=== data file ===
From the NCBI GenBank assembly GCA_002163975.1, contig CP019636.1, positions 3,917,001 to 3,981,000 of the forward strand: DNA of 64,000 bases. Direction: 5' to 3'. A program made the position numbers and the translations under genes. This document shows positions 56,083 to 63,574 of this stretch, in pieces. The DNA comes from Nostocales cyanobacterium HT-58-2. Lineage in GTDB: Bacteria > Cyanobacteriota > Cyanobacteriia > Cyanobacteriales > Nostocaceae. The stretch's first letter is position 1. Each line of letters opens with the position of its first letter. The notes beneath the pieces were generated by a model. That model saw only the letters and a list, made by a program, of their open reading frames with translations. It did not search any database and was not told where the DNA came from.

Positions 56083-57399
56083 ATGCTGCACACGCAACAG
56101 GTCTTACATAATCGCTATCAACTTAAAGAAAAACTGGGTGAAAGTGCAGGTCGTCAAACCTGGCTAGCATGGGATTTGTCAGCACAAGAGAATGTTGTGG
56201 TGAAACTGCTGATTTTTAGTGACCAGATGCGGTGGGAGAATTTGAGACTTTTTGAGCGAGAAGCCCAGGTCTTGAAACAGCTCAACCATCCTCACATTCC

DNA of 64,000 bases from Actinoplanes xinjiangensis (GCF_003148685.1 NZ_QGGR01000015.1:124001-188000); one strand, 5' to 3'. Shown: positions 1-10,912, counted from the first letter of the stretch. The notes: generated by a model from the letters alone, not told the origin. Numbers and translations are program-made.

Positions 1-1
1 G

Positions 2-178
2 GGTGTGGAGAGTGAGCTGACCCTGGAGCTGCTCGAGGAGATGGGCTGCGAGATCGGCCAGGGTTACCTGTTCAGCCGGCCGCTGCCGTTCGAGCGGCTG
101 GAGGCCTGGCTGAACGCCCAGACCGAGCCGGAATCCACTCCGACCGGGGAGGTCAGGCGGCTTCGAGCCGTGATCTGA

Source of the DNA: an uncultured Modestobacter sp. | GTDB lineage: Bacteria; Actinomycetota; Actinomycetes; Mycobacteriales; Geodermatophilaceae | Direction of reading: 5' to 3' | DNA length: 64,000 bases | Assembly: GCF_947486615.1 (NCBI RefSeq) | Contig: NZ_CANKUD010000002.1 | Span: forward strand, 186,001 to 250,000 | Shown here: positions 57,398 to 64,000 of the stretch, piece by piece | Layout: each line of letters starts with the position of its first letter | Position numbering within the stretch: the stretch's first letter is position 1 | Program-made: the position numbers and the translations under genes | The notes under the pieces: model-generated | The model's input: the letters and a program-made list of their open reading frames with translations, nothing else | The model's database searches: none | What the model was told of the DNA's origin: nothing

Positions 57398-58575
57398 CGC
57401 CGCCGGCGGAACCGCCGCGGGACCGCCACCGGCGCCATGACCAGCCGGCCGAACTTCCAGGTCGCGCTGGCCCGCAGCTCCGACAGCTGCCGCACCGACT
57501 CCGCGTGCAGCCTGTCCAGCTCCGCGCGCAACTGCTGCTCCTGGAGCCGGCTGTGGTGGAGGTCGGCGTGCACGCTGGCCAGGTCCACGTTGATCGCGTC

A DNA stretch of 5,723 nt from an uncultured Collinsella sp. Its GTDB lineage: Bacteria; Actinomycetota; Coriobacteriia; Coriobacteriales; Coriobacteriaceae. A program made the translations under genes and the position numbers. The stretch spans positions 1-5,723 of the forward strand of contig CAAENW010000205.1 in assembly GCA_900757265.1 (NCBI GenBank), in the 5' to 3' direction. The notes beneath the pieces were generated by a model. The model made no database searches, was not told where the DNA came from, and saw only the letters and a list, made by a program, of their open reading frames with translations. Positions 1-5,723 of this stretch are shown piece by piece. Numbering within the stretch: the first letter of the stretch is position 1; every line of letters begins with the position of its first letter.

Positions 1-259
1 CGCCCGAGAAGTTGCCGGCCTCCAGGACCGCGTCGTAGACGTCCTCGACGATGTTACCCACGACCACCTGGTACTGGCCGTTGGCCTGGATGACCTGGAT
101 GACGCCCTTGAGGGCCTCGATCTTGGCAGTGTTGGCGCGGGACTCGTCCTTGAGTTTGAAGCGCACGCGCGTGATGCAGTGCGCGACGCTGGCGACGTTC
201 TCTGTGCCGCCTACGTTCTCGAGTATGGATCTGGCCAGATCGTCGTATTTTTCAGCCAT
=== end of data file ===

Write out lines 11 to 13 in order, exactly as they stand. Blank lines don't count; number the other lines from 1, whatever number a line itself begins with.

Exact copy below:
101 GAGGCCTGGCTGAACGCCCAGACCGAGCCGGAATCCACTCCGACCGGGGAGGTCAGGCGGCTTCGAGCCGTGATCTGA

Source of the DNA: an uncultured Modestobacter sp. | GTDB lineage: Bacteria; Actinomycetota; Actinomycetes; Mycobacteriales; Geodermatophilaceae | Direction of reading: 5' to 3' | DNA length: 64,000 bases | Assembly: GCF_947486615.1 (NCBI RefSeq) | Contig: NZ_CANKUD010000002.1 | Span: forward strand, 186,001 to 250,000 | Shown here: positions 57,398 to 64,000 of the stretch, piece by piece | Layout: each line of letters starts with the position of its first letter | Position numbering within the stretch: the stretch's first letter is position 1 | Program-made: the position numbers and the translations under genes | The notes under the pieces: model-generated | The model's input: the letters and a program-made list of their open reading frames with translations, nothing else | The model's database searches: none | What the model was told of the DNA's origin: nothing

Positions 57398-58575